I appreciate that if you personally were advised to go to hospital because of the size of you baby then it's absolutely understandable that you would follow this recommendation. However I would like to point out that many midwives are happy to OK mothers for home births who are known to be carrying large babies - it's not an absolute or a 'rule' that all mothers believed to be carrying big babies will be 'made' to deliver in hospital. I was 'ok'd' to deliver a baby believed to be over 10lbs at home (he was 11lbs) and made this choice as I felt in my personal circumstances it was best for me and my ds. The point I'm trying to make is that inflexible protocols don't always optimise women's chances of having a happy, healthy and uncomplicated birth, and that women need to know that these things generally make much more of a difference to what happens during their birth than any amount of yoga, reading or hypnotherapy during pregnancy.

shagmundfreud Sat 26-Jan-13 12:40:24

Wanted to add something else about whether there is anything mums can do to boost their chance of an uncomplicated birth, because it does seem that the consensus on this thread is that there is NOTHING you can do which will make any difference to your birth outcome.

There was a study into outcomes for mums who were cared for by an independent midwife a few years back, comparing the outcomes to mums delivering in the NHS. 77% ended up with a normal birth, compared to only 54% of similar women cared for by NHS midwives.

What they found was for low risk women, they had exactly the same likelihood of taking home a well baby as healthy women cared for by NHS midwives but all other outcomes were better. See below:

"In the IMA cohort, spontaneous onset of labour was more common in the IMA group (96.6% (1405) v 74.5% (5365); 10.43, 7.74 to 14.0), Prematurity (4.3% (63) v 6.9% (498); 0.49, 0.35 to 0.69), low birth weight (4.0% (60) v 7.1%) (523); 0.93, 0.62 to 1.38), and rate of admission to neonatal intensive care (4.4% (65) v 9.3% (667); 0.43, 0.32 to 0.59) were all higher in the NHS dataset.

I think it's very sad and telling that women who have one to one care from a midwife they know all the way through pregnancy are less likely to be induced, less likely to need a c/s, less likely to have a premature baby, less likely to end up with a baby in special care. And it's not just true of women who are able to pay for midwifery care - these results are replicated in the NHS where women have case-loading care (ie they have one allocated midwife all the way through pregnancy and birth).

In other words - it's WRONG to have this discussion with the underlying assumption that there's nothing anyone can do to influence (not guarantee mind, just 'influence') the chance of a healthy, normal birth. There is!

- try to access case loading care
- consider a birth center or home birth
- consider hiring a doula
- consider mother/midwife ratio and rate of normal births at local hospitals if you live in an area where you have a choice

I'd also add, that if you're keen to avoid complications in labour, if you're offered an induction for 'post-dates' pregnancy where there are no other risk factors, it might be worth getting a second opinion from an experienced and senior midwife.

smile

Well first off, the study itself says that a birth without medical intervention is sometimes referred to as a quote-unquote 'normal birth'. So I don't think it's imperative to use the phrase yourself, especially in a forum where you know women have very strong feelings about their experiences.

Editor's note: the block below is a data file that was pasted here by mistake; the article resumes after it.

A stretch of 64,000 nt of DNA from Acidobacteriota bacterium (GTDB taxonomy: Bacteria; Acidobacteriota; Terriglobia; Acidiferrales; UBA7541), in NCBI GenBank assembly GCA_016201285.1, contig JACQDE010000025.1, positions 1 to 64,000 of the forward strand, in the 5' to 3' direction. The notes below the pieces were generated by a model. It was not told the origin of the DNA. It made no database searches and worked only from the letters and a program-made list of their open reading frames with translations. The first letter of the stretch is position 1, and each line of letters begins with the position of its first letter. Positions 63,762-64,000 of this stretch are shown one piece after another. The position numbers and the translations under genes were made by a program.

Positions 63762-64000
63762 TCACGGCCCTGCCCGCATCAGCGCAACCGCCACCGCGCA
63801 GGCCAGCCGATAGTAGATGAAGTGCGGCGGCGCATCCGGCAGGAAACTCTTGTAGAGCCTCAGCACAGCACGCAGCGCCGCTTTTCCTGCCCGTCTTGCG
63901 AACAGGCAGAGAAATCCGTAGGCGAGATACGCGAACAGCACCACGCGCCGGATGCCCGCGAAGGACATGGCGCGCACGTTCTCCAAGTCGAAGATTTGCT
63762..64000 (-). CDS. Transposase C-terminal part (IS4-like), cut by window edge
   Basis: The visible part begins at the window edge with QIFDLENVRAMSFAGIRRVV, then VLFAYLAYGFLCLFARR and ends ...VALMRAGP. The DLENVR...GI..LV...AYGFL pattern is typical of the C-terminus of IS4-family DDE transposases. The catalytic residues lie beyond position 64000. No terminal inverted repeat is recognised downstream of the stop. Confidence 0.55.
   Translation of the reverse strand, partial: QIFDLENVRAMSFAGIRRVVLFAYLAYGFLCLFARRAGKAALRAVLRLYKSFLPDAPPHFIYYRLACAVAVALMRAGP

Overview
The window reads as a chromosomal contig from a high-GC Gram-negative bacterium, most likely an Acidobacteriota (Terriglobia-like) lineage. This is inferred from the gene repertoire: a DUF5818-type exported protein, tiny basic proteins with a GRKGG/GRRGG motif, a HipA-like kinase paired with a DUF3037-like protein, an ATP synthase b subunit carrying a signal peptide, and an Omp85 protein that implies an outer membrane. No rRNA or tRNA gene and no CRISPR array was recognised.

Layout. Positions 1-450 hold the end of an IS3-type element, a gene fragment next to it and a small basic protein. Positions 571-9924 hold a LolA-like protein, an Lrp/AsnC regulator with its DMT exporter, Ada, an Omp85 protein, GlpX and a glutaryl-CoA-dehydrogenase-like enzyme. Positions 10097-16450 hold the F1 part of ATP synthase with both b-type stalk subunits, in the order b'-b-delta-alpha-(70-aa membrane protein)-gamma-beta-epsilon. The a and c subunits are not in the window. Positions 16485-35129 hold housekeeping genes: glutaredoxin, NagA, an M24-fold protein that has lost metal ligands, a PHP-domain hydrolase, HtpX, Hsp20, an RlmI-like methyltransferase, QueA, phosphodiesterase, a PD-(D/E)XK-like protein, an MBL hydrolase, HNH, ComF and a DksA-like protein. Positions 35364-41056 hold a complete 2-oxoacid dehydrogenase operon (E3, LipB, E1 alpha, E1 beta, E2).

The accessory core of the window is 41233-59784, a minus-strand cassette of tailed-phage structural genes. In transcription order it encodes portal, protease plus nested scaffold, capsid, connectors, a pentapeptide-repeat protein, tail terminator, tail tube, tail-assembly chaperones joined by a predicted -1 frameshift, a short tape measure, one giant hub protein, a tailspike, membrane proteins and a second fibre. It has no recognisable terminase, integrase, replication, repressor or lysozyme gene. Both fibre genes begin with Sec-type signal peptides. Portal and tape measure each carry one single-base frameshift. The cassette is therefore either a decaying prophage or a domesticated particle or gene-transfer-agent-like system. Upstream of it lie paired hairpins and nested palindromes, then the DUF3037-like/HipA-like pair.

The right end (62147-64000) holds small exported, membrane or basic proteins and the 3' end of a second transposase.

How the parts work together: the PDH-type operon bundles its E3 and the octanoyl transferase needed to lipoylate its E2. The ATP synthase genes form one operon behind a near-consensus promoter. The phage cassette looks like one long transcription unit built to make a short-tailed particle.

I'm not using my own experience as the basis for my argument. You seem to be saying that the planned location of birth is a determining factor of outcomes, but this ignores the fact that planned location is decided in part based on risk factors that will also affect outcomes -- even within the low-risk cohort.

I note the study does not include large baby size as a risk factor, even though this is a potential reason for a woman to have to go to an OU and can contribute to the need for medical intervention. This is the only reason why I mentioned my own experience.

Finally, if you want women to be fully informed, why not mention some of the other study results? Like, "For women having a first baby, a planned home birth increases the risk for the baby", or the fact that around 40 percent of first-time mothers giving birth in midwifery units will have to be transferred to obstetric units anyway.

What I get out of this study is that there's still an awful lot of luck involved. Nearly half of first-time mothers giving birth at home end up going to hospital. So how important is that choice really? It's still 50/50 whether you wiill go to hospital or not.

Actually, Shagmund, according to that study, considering a homebirth if you're a first-time mother will increase the chances of something going wrong:

For women having a first baby, a planned home birth increases the risk for the baby: For nulliparous women, there were 9.3 adverse perinatal outcome events per 1000 planned home births compared with 5.3 per 1000 births for births planned in obstetric units, and this finding was statistically significant.

So you might want to be a bit more careful in your advice there.

blondieminx Sat 26-Jan-13 13:55:20

Thanks for those further statistics dreamingbohemian - very interesting!

Thumbwitch Sat 26-Jan-13 14:12:30

Completely agree, Mintyy (and glad that you and your baby were ok).

I did prepare, I did hypnobirthing, I had Ideas about how I would like things to go - but the Most Important bit of my preparation, IMO, was knowing that it could all change at any point and the chance of things going according to my preconceived ideas was next to none. THAT was the most important thing to know.

Yes, the hypnobirthing helped. Yes, I think the raspberryleaf tea helped with stage 2. But aside of that, I was lucky that I had a good birth with DS1.